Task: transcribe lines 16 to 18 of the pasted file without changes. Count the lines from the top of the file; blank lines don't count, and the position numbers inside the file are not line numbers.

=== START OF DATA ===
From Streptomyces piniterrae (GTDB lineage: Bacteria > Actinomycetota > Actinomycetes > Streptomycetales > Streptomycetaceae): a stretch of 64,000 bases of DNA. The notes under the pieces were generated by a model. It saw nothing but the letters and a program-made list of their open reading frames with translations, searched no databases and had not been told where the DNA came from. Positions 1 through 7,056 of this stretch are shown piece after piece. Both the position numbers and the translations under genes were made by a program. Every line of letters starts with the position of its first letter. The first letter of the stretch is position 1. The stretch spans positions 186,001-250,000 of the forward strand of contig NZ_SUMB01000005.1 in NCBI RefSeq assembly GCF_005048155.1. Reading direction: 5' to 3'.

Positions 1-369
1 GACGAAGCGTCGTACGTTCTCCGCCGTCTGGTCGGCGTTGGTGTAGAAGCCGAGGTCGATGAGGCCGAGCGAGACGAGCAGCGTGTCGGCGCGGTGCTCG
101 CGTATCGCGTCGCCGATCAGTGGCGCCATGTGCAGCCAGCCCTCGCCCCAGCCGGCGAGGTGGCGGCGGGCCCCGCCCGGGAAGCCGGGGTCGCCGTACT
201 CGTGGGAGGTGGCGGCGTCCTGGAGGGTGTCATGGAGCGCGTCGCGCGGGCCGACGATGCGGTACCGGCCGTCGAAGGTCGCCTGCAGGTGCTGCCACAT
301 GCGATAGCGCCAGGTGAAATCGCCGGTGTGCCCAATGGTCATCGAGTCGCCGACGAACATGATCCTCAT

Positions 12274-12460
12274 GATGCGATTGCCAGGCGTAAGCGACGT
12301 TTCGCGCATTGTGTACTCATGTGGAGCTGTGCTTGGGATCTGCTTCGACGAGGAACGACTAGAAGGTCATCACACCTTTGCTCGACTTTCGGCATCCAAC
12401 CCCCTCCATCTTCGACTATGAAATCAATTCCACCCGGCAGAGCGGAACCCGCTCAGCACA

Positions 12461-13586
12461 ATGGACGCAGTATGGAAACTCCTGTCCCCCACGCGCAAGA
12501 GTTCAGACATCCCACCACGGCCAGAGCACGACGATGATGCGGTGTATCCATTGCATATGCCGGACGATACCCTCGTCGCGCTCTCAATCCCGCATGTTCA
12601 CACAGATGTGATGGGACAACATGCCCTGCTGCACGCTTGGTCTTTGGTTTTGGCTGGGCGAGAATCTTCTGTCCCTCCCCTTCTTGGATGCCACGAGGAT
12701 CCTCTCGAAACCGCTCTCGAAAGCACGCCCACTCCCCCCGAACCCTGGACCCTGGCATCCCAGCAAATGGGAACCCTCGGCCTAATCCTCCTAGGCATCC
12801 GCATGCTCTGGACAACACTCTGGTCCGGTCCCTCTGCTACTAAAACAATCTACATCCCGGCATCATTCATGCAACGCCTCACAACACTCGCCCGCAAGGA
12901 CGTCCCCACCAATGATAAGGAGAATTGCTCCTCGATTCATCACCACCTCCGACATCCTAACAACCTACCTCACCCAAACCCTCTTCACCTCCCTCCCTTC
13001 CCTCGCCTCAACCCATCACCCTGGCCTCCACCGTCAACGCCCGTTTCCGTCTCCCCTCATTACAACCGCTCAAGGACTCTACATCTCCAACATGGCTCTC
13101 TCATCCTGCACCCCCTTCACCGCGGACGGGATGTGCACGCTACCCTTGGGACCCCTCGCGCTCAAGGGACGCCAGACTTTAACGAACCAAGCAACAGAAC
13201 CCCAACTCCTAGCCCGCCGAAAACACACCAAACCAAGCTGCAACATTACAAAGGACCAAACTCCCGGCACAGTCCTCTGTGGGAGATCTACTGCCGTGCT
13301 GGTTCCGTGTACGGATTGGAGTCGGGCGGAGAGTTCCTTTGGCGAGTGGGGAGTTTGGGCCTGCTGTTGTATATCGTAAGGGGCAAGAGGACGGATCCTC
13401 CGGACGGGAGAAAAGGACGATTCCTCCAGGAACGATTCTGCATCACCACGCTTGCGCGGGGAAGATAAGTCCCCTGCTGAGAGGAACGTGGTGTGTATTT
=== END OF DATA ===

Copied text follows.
12801 GCATGCTCTGGACAACACTCTGGTCCGGTCCCTCTGCTACTAAAACAATCTACATCCCGGCATCATTCATGCAACGCCTCACAACACTCGCCCGCAAGGA
12901 CGTCCCCACCAATGATAAGGAGAATTGCTCCTCGATTCATCACCACCTCCGACATCCTAACAACCTACCTCACCCAAACCCTCTTCACCTCCCTCCCTTC
13001 CCTCGCCTCAACCCATCACCCTGGCCTCCACCGTCAACGCCCGTTTCCGTCTCCCCTCATTACAACCGCTCAAGGACTCTACATCTCCAACATGGCTCTC